Our little band of believers has gone on to host dinners and day camps. We’ve caroled in December and picnicked in July, always inviting our community to the party.

Sometimes they come.
We have great conversations.
They hear the Truth about a loving God who spread His arms wide to embrace the world.

Sometimes, though, on event day, we sound like Jeremiah:
“You never listened or paid the slightest attention.” (Jeremiah 25:3-4)

For Jeremiah to show up every day for 23 years with fresh creative energy for each day’s attempt took supernatural strength. I want to persevere in that same strength.

It takes holy persistence to press into a task when all around you wafts the stench of failure.CLICK TO TWEET

It takes holy persistence to press into a task when all around you wafts the stench of failure.  Holley Gerth, author of You’re Made for a God-Sized Dreamreminds me, however, that “success isn’t about outcome; it’s about obedience.” When the God-sized dream that we launch like a bottle rocket crashes onto the rocks below, we start over.

Committing the dream to God, we begin again with all the enthusiasm of an encore: “Lord, this is for you!”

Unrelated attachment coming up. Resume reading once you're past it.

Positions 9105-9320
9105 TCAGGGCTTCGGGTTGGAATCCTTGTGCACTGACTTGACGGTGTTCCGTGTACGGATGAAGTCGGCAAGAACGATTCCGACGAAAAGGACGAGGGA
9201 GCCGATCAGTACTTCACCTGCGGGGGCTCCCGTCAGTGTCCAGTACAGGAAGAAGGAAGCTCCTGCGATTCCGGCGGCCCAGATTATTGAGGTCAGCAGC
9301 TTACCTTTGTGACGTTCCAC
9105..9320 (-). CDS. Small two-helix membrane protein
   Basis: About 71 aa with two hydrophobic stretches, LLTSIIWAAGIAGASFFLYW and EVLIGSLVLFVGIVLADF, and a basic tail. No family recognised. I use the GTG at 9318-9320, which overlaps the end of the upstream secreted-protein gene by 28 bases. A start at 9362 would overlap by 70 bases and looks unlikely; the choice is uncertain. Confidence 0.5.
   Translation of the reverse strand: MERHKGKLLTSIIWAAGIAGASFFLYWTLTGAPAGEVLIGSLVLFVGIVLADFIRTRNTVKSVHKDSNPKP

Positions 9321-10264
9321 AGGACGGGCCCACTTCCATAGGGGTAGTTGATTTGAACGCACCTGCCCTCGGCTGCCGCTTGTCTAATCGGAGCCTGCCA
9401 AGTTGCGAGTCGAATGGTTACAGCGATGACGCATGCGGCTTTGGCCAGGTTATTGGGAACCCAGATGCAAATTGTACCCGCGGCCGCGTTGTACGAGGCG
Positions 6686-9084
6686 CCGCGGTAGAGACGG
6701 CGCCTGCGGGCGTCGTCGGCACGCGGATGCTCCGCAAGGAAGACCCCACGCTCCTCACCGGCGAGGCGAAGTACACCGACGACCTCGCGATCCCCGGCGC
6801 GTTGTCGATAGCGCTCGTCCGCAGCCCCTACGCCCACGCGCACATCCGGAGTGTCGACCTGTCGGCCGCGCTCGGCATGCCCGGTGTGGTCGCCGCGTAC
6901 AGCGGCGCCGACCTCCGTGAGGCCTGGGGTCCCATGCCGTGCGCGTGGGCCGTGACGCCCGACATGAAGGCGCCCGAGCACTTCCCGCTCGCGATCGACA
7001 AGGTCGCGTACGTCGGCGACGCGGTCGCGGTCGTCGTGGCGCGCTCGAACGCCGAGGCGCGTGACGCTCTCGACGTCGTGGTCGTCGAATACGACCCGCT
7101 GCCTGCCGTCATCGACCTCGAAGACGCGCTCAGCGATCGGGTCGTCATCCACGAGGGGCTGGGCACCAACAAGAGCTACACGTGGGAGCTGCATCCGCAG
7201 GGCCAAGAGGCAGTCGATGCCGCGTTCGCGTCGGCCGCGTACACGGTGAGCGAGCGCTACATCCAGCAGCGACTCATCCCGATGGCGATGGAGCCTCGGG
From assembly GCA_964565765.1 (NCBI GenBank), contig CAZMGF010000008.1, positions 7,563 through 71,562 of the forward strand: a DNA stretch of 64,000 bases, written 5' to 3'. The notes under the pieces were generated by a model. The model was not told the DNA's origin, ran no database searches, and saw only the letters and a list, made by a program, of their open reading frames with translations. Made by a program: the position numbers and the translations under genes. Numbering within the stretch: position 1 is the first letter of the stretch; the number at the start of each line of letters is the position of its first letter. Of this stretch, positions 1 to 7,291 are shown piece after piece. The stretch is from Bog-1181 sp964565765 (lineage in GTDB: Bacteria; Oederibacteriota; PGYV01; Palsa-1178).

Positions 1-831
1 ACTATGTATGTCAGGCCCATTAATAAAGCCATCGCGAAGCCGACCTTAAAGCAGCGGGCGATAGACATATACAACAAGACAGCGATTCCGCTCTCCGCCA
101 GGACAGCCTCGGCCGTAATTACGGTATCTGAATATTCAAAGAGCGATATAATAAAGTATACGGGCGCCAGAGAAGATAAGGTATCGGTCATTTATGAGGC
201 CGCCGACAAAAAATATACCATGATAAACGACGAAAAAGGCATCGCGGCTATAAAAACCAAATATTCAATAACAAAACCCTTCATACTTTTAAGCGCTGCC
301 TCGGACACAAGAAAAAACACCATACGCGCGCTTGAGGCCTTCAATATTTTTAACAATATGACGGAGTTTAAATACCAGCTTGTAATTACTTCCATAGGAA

The curtain rises.
By faith, we begin again.




I look forward to hearing your thoughts (and maybe your shared experiences?) on the holy persistence that presses into a dream when all around you wafts the stench of failure.

 

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This post first appeared at God-sized Dreams.

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Making a Commitment to Blessing

The ping of a message changed my day: “Let’s take food to a friend who needs encouragement.

“Well, why not?” I asked myself, and began pondering the joyful outcome that always arises from random acts of blessing.

I’ve always wanted to be an extrovert — or at least an optimist.
Failing at both, I’m thankful to be a Christian, for when Scripture presides over any natural tendencies I may have to hunker down and spend my whole life “ordering my private world,” I get to move outside my comfort zone and to make a commitment to be a blessing to others.